Phonaesthetics

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  • The Last Laugh By Wilfred Owen Essay

    Between the years of 1914 to 1918, approaching 1 million British soldiers gave up their lives fighting for King and country (greatwar.co.uk). Wilfred Owens, one of the greater known first world war poets, was one of these. He died at the age of twenty-five, only a week away from armistice, leaving behind approaching 100 poems. Despite his early death, Owen’s poetry has immortalized him, passing to future generations both his experience and sentiments regarding the first world war. Like many at his time, as the war developed, Owen found himself disillusioned with the war effort. His disenchanted sentiment is greatly expressed in his cynical poem, ‘The Last Laugh’ wherein Owen illustrates the truly inglorious nature of war. Wilfred Owens utilizes a cynical tone in the ‘Last Laugh’ to express the inglorious nature of war. The poem commences with an abrupt caesura, briefly describing a soldier crying out ‘O Jesus Christ! I’m hit,’ (1) before he suddenly ‘died’(1). The caesura, in the form of the colon before ‘and died’(1) and the end stopping immediately after, slow down the poem. This brief reference to the death of the soldier starts the poem on a very curt note – describing death in such a blunt manner creates a very cynical tone. The abruptness appears shocking to the reader, dramatically breaking the convention of glorifying tributes that fallen soldiers received towards the beginning of the war. This encapsulates the true nature of dying in war – thousands of soldiers…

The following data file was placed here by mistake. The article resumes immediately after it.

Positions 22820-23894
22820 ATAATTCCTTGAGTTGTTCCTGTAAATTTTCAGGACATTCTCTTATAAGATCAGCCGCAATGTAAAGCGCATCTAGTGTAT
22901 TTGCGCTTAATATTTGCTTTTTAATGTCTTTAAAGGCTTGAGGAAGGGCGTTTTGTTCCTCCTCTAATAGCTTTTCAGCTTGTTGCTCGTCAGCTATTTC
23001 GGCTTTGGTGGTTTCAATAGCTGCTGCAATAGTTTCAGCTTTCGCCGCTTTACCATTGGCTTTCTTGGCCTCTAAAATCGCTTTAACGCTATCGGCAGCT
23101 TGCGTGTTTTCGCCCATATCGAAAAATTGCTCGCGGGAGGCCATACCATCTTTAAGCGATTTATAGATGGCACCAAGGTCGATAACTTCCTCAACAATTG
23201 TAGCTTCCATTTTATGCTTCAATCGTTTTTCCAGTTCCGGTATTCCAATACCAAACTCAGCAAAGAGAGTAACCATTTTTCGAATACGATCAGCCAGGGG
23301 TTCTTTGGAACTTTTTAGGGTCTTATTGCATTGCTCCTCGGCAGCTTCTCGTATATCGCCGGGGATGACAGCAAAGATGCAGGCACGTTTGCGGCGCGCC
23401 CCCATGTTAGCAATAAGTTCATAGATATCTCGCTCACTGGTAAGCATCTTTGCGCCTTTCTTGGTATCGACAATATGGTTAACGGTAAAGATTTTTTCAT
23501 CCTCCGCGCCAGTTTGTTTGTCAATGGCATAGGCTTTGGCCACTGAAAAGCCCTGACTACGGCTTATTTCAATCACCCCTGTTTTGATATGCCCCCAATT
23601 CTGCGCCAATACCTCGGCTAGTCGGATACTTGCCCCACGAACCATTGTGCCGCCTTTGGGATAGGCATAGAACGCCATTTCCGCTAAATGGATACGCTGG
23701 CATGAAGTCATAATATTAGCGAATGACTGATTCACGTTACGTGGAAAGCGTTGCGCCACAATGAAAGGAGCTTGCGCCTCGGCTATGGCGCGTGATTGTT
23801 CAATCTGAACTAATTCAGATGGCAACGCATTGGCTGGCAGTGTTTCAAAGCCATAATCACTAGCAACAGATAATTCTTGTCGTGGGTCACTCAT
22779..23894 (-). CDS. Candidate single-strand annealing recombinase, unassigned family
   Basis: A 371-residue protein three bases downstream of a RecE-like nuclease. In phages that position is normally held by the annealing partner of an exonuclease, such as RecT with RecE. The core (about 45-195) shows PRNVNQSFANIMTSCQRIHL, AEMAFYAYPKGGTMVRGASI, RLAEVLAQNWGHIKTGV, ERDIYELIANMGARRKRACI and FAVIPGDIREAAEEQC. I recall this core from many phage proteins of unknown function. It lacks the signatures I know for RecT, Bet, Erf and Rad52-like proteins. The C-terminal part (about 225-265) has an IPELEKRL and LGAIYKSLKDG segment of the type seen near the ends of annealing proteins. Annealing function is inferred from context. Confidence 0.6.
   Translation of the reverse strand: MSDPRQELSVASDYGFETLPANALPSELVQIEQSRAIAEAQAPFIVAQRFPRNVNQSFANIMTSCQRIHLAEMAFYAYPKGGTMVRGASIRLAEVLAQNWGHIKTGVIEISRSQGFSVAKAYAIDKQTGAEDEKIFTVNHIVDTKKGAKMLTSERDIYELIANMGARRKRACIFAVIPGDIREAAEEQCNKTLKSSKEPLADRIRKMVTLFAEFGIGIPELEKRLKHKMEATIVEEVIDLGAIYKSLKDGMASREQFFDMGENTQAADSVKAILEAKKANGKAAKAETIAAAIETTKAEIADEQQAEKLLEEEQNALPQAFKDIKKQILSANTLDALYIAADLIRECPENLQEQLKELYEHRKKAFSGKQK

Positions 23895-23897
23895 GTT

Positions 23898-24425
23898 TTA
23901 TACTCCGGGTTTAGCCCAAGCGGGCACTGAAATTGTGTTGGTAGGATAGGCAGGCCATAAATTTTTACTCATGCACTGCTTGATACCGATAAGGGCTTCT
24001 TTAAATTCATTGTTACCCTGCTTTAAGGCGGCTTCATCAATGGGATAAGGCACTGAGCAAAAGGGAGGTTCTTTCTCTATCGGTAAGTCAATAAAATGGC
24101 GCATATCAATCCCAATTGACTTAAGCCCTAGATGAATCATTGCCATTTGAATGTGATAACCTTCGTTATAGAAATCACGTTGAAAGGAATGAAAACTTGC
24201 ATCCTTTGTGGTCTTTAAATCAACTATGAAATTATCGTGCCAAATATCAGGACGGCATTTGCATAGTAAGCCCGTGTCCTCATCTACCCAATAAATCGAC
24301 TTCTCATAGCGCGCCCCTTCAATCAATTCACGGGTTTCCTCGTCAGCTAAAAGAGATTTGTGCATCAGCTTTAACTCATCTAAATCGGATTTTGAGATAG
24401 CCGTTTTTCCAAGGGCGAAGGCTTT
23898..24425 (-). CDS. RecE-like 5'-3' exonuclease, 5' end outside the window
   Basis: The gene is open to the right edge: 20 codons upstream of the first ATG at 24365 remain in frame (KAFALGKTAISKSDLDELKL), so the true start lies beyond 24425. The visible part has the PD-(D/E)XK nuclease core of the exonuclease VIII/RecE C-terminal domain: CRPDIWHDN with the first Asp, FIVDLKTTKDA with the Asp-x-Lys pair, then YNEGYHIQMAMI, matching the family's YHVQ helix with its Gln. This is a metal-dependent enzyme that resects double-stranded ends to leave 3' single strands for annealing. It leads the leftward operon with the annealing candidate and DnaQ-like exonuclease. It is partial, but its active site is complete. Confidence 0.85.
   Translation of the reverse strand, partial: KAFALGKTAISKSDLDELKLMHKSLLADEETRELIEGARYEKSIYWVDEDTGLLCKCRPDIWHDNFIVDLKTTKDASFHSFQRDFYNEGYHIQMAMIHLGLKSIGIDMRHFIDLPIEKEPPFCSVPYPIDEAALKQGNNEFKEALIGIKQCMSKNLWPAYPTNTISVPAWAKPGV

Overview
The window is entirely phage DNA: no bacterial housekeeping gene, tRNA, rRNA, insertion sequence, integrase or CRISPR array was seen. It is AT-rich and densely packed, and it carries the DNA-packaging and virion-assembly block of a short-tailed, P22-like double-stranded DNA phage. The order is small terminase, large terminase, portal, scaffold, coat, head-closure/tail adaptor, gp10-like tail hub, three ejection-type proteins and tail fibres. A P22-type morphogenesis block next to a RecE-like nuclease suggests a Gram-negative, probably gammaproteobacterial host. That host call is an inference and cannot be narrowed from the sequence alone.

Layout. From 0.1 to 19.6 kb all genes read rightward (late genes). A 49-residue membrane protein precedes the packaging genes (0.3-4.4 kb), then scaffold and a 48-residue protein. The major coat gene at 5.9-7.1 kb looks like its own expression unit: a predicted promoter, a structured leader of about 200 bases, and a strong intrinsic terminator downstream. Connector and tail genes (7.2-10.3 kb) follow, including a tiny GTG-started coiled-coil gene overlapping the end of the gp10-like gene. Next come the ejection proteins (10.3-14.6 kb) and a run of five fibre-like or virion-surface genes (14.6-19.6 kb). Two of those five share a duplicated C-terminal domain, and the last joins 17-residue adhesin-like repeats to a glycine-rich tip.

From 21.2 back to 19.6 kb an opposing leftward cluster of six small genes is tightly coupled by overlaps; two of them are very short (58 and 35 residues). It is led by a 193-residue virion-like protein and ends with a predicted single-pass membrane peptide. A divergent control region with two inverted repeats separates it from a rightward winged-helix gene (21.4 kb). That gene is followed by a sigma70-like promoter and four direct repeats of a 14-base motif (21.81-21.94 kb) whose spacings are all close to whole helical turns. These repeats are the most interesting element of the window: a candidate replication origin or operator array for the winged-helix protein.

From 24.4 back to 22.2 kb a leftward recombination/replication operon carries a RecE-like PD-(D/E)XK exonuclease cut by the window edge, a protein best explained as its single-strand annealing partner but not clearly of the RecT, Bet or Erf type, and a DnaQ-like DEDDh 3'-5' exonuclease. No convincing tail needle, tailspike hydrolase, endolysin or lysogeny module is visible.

Words: 1097 - Pages: 5
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